Mind you, I think Tom would be happy to catch anything with fins to start with. “Do you think we’ll catch something?” he asks me on arrival. I’m confident we will, but don’t want to ruin the suspense, so the words that come out of my mouth are: “You’ll have to wait and see. We’ll do our best”.
Basic float fishing
Our attack today will be a simple, two-pronged affair. We will start with a simple margin pole rig, but I also have an Avon rod set up for floater fishing. Of course, with Covid still at large, I’ve tried to avoid kit sharing, giving each of us our own set ups.
Whether I’m coaching or just taking a friend or family member fishing for the first time, I always start my sessions with questions rather than orders. This starts with: “Where do you think we should start? Where would you be if you were a fish?”
Learners always love fish spotting, too, so a spare pair of polarised glasses (carefully cleaned I should point out!) are another great idea. In spite of some nice carp cruising further out, Tomek can see the attraction of features like lilies near the bank.
Two other essential skills quickly follow: that of carefully testing the depth and getting into the habit of loose feeding little and often. I tend to liken the latter to feeding the ducks in the park. Throw in one bit of bread and a couple of birds might have a look. Throw in lots and you’ll eventually get a scrum of competing birds, including bigger geese and swans! Not that we’d fish for them, but it’s an easy picture to grasp.
“Wow, these are so small!” says Tomek, looking at the shot and a size 16 hook. He’s a little uncertain about maggots, but with a bit of persuasion (for Tomek, not the maggots!) we’re soon in business.
The bites soon materialise, and we have our next little skill lesson; striking correctly. As I explain, too gentle and you won’t set the hook, too rough and you’ll end up with a flying fish or broken hook length.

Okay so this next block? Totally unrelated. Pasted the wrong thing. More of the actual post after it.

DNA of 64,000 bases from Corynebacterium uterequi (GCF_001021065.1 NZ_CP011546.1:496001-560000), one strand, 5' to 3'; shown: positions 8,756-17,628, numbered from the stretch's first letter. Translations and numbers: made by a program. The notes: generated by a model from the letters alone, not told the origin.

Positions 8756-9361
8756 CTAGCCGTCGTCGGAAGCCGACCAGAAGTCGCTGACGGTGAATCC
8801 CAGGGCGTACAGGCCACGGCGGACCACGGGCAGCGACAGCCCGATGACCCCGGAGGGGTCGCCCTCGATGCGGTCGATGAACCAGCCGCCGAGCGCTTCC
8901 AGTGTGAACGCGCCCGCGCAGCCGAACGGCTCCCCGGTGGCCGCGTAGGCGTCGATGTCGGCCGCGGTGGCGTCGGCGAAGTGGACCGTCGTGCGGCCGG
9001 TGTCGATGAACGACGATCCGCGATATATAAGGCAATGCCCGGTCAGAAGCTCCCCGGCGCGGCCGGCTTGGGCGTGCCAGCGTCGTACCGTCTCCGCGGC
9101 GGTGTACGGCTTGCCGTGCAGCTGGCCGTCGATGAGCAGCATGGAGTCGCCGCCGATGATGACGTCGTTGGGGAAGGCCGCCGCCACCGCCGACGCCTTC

At the third attempt, the float dips sweetly and it all comes together. The size of the fish and the age of the angler somehow become quite irrelevant in these magic moments, the joy at that first catch is such a wonderful thing to see.
“I got one! I got a fish!” says Tomek, It’s a perfect skimmer of perhaps half a pound. “Leszcz!” I say in Polish. “What?” he asks. “How do you know this in Polish?”
He quickly follows up with a small roach, another fish I can name in Polish! As I explain, I know most of the fish names in Tom’s first language as a result of fishing with several Poles, including Seb Nowosiad, a Somerset based angler. My wife was similarly surprised with this ability when we first met, before being disappointed that I could say “nice tench” in Polish but couldn’t follow it up by counting to ten! We can work my Polish, though, and one of the things I always love about taking others fishing is how I also learn so much in the process.
Of course, another excellent reason to take a pal fishing is to get them into good habits. Our recent fish care tips blog is a great resource here, along with loads of handy video tutorials on the Get Fishing website, but nothing beats hands-on practice! For our first few skimmer bream, this means using wet hands, careful handling and getting to grips with a disgorger. After a bit of practice, Tomek stops wincing at the wriggling fish and gets the hang of it.